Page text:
Creative Industries and the Future of Universities


Published on

Published in: Business, Technology
1 Like
  • Be the first to comment

No Downloads
Total views
On SlideShare
From Embeds
Number of Embeds
Embeds 0
No embeds

No notes for slide

Creative Industries and the Future of Universities

  1. 1. Creative Industries and theFuture of UniversitiesPresentation to School of Journalism and MassCommunication, University of Colorado, Boulder, CO, 13March, 2012Professor Terry Flew, QUT
  2. 2. Sources of funding per students ($a)
  3. 3. Sources of funding for Australianuniversities, 2010
  4. 4. UK DCMS 13 CI sectorsAdvertising Interactive leisure softwareArchitecture MusicArts and antique markets Performing artsCrafts PublishingDesign Software and computer servicesDesigner fashion Television and radioFilm and video Source: DCMS 1998 4
  5. 5. ‘New Labour’ and Creative Industries• The role of creative enterprise and cultural contribution … is a key economic issue … The value stemming from the creation of intellectual capital is becoming increasingly important as an economic component of national wealth … Industries, many of them new, that rely on creativity and imaginative intellectual property, are becoming the most rapidly growing and important part of our national economy. They are where the jobs and the wealth of the future are going to be generated (Chris Smith, in DCMS, 1998).• Creative talent will be crucial to our individual and national success in the economy of the future (Tony Blair, in DCMS, 2001).• In the coming years, the creative industries will be important not only for our national prosperity, but for Britain‟s ability to put culture and creativity at the center of our national life (Gordon Brown, in DCMS, 2008).
  6. 6. That was then, this is now?
  7. 7. The ‘Concentric Circles’ model
  8. 8. US: Copyright and Creative Industries CREATIVE COPYRIGHT (ARTS) INDUSTRIES INDUSTRIES 6% of GDP 2.9% of GDP ?Source: IIPA 2006; Americans for the Arts 2008 8
  9. 9. Problems with ‘Concentric Circles’• „There is no longer a stable hierarchy of value … running from “high” to “low” culture‟ (John Frow, 1995: 1).• „The logic of many [publicly] funded arts organisations is poorly equipped to respond to the plethora of new artists, art forms, audiences, genres, and subcultures emerging in a rapidly changing cultural dynamic‟ (Marcus Westbury and Ben Eltham, 2010: 42).• Under the new model of culture … cultural policy is no longer confined to a small budget line and a narrow set of questions about art. On the contrary, if we understand culture … as a networked activity, where funded, home-made and commercial culture are deeply interconnected – then we can start to appreciate the wider value of culture in and to society (John Holden, 2009: 449-450).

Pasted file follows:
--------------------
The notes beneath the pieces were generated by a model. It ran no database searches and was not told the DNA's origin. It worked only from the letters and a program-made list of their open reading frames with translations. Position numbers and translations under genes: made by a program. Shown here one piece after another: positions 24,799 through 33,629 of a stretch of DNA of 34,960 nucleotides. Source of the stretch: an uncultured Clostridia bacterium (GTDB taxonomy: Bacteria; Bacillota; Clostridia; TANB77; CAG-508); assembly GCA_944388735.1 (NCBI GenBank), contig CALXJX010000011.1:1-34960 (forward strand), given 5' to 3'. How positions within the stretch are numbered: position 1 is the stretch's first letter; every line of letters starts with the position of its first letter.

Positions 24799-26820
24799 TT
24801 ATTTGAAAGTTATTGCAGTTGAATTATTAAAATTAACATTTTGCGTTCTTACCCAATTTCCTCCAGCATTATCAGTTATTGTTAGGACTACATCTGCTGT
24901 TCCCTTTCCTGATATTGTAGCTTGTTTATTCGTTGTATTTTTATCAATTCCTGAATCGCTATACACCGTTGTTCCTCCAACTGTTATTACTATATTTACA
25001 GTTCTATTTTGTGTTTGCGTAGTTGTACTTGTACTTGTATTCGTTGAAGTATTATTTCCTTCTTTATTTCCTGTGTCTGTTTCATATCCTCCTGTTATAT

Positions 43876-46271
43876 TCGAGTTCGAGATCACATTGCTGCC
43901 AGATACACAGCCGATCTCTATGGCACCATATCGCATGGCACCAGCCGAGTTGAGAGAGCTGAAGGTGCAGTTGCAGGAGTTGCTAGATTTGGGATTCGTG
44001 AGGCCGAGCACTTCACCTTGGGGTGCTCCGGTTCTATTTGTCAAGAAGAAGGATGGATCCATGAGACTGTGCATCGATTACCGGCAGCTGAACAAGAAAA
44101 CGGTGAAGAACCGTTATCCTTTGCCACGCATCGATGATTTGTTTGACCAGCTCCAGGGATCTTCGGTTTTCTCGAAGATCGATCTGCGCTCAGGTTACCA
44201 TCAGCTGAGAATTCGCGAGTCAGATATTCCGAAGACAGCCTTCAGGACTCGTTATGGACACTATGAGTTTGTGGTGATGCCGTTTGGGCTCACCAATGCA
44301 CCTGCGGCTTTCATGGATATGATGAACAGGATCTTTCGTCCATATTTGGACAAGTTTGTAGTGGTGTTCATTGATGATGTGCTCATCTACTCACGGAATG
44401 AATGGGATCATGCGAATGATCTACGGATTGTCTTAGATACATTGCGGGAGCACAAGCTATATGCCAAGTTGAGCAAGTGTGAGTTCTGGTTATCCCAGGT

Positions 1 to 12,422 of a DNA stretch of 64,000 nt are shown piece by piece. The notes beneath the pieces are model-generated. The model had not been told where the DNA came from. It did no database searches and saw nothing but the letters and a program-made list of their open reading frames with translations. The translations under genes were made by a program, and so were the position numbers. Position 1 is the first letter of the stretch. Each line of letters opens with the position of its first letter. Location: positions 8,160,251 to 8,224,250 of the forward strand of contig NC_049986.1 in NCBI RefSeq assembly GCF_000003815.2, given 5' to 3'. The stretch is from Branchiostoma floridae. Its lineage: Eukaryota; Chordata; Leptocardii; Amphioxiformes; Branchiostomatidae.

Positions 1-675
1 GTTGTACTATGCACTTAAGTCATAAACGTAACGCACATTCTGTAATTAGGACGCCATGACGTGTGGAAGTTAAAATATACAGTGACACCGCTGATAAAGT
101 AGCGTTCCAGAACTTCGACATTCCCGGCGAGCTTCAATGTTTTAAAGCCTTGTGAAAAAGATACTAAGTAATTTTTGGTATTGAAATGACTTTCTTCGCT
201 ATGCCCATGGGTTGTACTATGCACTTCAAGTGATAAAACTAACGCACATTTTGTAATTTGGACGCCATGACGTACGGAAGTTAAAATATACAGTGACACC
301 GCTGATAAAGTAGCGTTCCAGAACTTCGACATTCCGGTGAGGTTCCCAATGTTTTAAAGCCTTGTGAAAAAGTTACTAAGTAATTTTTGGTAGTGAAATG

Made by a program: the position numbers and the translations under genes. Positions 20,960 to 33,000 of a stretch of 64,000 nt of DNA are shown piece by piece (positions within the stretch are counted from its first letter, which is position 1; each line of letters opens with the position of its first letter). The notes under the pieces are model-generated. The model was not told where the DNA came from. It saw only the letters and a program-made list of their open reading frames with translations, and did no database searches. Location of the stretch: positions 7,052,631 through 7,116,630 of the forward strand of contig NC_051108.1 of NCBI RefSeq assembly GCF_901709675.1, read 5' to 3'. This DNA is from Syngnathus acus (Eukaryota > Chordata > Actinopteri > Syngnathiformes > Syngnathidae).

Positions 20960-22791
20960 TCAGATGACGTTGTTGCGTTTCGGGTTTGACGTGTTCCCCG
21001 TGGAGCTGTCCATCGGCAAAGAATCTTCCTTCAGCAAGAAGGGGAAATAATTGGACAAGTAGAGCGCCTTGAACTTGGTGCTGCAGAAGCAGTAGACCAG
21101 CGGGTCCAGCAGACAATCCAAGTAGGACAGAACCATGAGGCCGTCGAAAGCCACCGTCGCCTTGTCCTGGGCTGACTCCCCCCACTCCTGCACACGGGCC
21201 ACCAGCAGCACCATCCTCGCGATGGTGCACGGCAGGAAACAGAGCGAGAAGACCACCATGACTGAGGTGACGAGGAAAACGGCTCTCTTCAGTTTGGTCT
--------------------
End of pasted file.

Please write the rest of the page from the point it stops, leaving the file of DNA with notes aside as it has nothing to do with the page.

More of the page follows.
10. 10. UNCTAD Model of the Creative Industries
  11. 11. UNESCO Cultural Domains• Direct domains – Cultural and natural heritage; – Performance and celebration; – Visual arts and crafts; – Books and print media; – Audio-visual and interactive media; – Design and creative services;• Related domains – Tourism, hospitality and accommodation; – Sports and recreation.
  12. 12. UNESCO Culture Cycle
  13. 13. Creative Trident• Specialist creatives (cultural occupation/cultural industry• Embedded creatives (cultural occupation/non- cultural industry• Support activities (non-cultural occupation/cultural industry 13
  14. 14. Australian creative workforce - usingcreative trident Source: Higgs, Cunningham and Pagan 2007. 14
  15. 15. Sectoral composition- employment Source: Higgs, Cunningham and Pagan 2007 15
  16. 16. CI growth by sector, Australia, 1996-2007
  17. 17. Fifth Techno-Economic Paradigm (Perez)Age of Oil, the Automobile and Mass Production (1930s -1980s)Mass production/mass marketsEconomies of scale: bigger is betterStandardisation of productsEnergy intensity (oil based)Synthetic materials (e.g. plastics)Functional specialisation: hierarchies within organisationsCentralisation of urban form: metropolitan centres/suburbanisationNational powers/economies within an international frameworkAge of Information and Telecommunications (Networked ICTs) (1990s – present)Information-intensive (microelectronics-based ICTs)Decentralised integration: network structuresSegmentation of markets/proliferation of niche products and servicesKnowledge as capital: intangible value added as key to new wealth creationEconomies of scope, and product/service specialisation combined with scaleGlobalisation: interaction between the global and the localProduction/geographical clusters and networks of collaboration/learningInstantaneous global communication across multiple platforms/devices
  18. 18. From mass communications media to socialmedia: the crisis of news MASS COMMUNICATIONS MEDIA SOCIAL MEDIA (20TH CENTURY) (21ST CENTURY)MEDIA DISTRIBUTION Large-scale; barriers to entry Dramatically reduced barriers to entryMEDIA PRODUCTION Complex division of labour; media Easy to use web 2.0 technologies; small, professionals as content ‘gatekeepers’ multi-purpose teams as “preditors” (Miller)MEDIA POWER Assymetrical – one-way communications Greater empowerment of flow users/audiences through interactivity and choiceMEDIA CONTENT Tendency towards standardised “mass Segmentation of media content markets appeal” content and “long tail” economics (Anderson)PRODUCER/CONSUMER Mostly impersonal, anonymous and Potential to be more personal; rise of the commoditised (audience as mass market produser (Bruns); user networks andRELATIONSHIP target) communitiesPAYMENT SYSTEM Audiences cross subsidised by Not clear as yet: subscription, advertisers (commercial media) or tax “freemium”, free? revenues (public service media) 18
  19. 19. Verticals and horizontals 19
  20. 20. Definitions of Culture